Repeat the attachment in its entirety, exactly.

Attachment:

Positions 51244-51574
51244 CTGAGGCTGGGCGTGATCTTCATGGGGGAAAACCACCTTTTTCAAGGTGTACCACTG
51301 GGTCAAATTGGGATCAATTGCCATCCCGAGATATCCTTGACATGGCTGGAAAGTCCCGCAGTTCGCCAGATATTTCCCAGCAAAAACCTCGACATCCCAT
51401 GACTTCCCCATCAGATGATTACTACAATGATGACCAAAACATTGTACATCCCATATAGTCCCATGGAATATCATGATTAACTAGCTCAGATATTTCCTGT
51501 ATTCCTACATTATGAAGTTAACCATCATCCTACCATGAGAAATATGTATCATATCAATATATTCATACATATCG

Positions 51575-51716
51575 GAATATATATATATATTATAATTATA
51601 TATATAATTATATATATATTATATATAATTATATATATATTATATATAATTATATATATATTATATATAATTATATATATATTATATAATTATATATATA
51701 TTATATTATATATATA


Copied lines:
Positions 51244-51574
51244 CTGAGGCTGGGCGTGATCTTCATGGGGGAAAACCACCTTTTTCAAGGTGTACCACTG
51301 GGTCAAATTGGGATCAATTGCCATCCCGAGATATCCTTGACATGGCTGGAAAGTCCCGCAGTTCGCCAGATATTTCCCAGCAAAAACCTCGACATCCCAT
51401 GACTTCCCCATCAGATGATTACTACAATGATGACCAAAACATTGTACATCCCATATAGTCCCATGGAATATCATGATTAACTAGCTCAGATATTTCCTGT
51501 ATTCCTACATTATGAAGTTAACCATCATCCTACCATGAGAAATATGTATCATATCAATATATTCATACATATCG

Positions 51575-51716
51575 GAATATATATATATATTATAATTATA
51601 TATATAATTATATATATATTATATATAATTATATATATATTATATATAATTATATATATATTATATATAATTATATATATATTATATAATTATATATATA
51701 TTATATTATATATATA